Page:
Food allergies and intolerances in babies
Learn the difference between food allergies and food intolerances in babies, and what to do about them.
At a glance
Food allergies and food intolerances in babies are reactions to certain foods
Food allergies in babies can be sudden and potentially severe. It’s the immune system reacting to a food that it has mistaken as harmful
A food intolerance doesn’t involve the immune system and tends to come on more slowly
Most babies usually outgrow food allergies by early childhood as their immune systems develop
Food allergies and food intolerances are one of the biggest worries a parent has when weaning. A food allergy is your baby’s immune system reacting to specific foods. While some allergies can be mild, others are more serious and symptoms can affect various parts of the body at once. Food intolerances are usually less serious and are often linked just to the digestive system.
Up to 8% of children under the age of three have a food allergy. If there’s a family history of a food allergy or other allergic conditions, such as asthma, hay fever or eczema in your family, then baby is more likely to have one too. Interestingly, the link between food allergies and eczema is the strongest.
The more you know about allergies the easier it will be to diagnose and prevent them. You can take a closer look at our guide to general allergies in babies.
Most common food allergy causes
When you’re weaning, try giving baby new foods one by one so you can easily identify the food that may have caused an allergic reaction. The most common food allergies in babies and young children are milk, eggs, peanuts, and tree nuts such as hazelnuts, walnuts and almonds. The statistics are:
- milk: between 1.6% and 7% of babies
- eggs: about 2% of children under three years
- peanuts: up to 2% of children
Other common foods allergens:
- Cereals containing gluten
- Crustaceans (Shellfish)
- Sesame seeds
- Lupin beans
- Sulphur dioxide and sulphites (food additives)
How to spot the signs of allergies in babies
If you notice any of these symptoms after baby has eaten something, it could mean they’re having an allergic reaction.
- Diarrhoea or vomiting
- A persistent cough
- Wheezing and shortness of breath
- Red or inflamed throat and tongue
- Itchy, flushed skin or rash
- Swollen lips and throat
- Runny or blocked nose
- Sore, red and itchy eyes
What to do if you see these baby food allergy symptoms
- Contact a healthcare professional as soon as you think something's wrong.
- Once the diagnosis of a food allergy or food intolerance is confirmed, discuss how to manage your baby's diet to make sure they still get all the nutrients they need for healthy growth and development.
- Many babies outgrow their food allergies and food intolerances in early childhood.
- Visit Allergy Ireland for more tips on dealing with food allergies.
What if baby’s food allergy symptoms are severe?
More severe symptoms like wheezing, breathing difficulties, throat and tongue swelling, and a sudden drop in blood pressure is known as anaphylaxis, or anaphylactic shock, and can be life-threatening, you can learn what to do in an emergency like this from the British Red Cross.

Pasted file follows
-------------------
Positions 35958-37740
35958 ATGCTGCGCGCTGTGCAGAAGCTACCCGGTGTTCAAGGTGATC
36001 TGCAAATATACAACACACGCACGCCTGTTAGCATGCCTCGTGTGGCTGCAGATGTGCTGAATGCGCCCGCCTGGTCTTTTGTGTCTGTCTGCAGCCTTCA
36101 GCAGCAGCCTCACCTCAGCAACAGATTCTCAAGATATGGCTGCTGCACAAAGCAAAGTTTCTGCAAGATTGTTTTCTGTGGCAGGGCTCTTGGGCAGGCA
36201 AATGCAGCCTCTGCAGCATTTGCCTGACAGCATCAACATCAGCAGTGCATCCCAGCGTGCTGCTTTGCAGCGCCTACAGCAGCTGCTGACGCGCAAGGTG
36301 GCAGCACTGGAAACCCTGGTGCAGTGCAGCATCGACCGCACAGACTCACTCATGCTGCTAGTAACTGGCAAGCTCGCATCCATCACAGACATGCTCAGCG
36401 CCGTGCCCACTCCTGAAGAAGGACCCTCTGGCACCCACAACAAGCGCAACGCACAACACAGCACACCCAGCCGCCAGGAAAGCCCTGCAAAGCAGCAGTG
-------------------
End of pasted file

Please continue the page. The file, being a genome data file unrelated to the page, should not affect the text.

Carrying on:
Thankfully, severe reactions are rare. However, if you suspect your child is having a severe allergic reaction, use an adrenaline auto-injector pen if you have been prescribed one, and call an ambulance immediately. Don't try to make your child vomit.
What is a food intolerance?
Unlike an allergy, a food intolerance is a reaction that does not involve the immune system. Intolerances tend to be less serious than allergies and can often take hours to reveal symptoms which are mainly limited to the digestive system. Although the symptoms can be unpleasant and uncomfortable they are not life-threatening.
The most common food intolerance in babies is lactose intolerance which means their body has difficulties digesting the sugar in milk (lactose). Symptoms include: bloating, wind and diarrhoea, which usually appear 1-3 hours after the food containing lactose has been eaten. If you’re breastfeeding, your baby might need lactase drops to help them digest the lactose in your breast milk. However, removing lactose from your own diet won’t make any difference as it is produced by your breasts and isn’t related to what you eat or drink.
In general, symptoms of food intolerance tend to come on more slowly than allergic reactions, often many hours after eating, making them harder to diagnose. They include:
If you’re concerned that your baby has a food intolerance, speak to your GP, health visitor or public health nurse who will help to diagnose and manage it. They may ask you to try and eliminate certain foods and may also refer you and baby to a paediatric dietician for more specialist care and advice.
If you don’t think it’s anything serious but want to see what the common causes are, try our feeding issues symptom checker.
IMPORTANT NOTICE: We believe that breastfeeding is the ideal nutritional start for babies and we fully support the World Health Organization’s recommendation of exclusive breastfeeding for the first six months of life followed by the introduction of adequate nutritious complementary foods along with continued breastfeeding up to two years of age. We also recognise that breastfeeding is not always an option for parents. We recommend that you speak to your healthcare professional about how to feed your baby and seek advice on when to introduce complementary feeding. If you choose not to breastfeed, please remember that such a decision can be difficult to reverse and has social and financial implications. Introducing partial bottle-feeding will reduce the supply of breast milk. Infant formula should always be prepared, used and stored as instructed on the label in order to avoid risks to a baby’s health.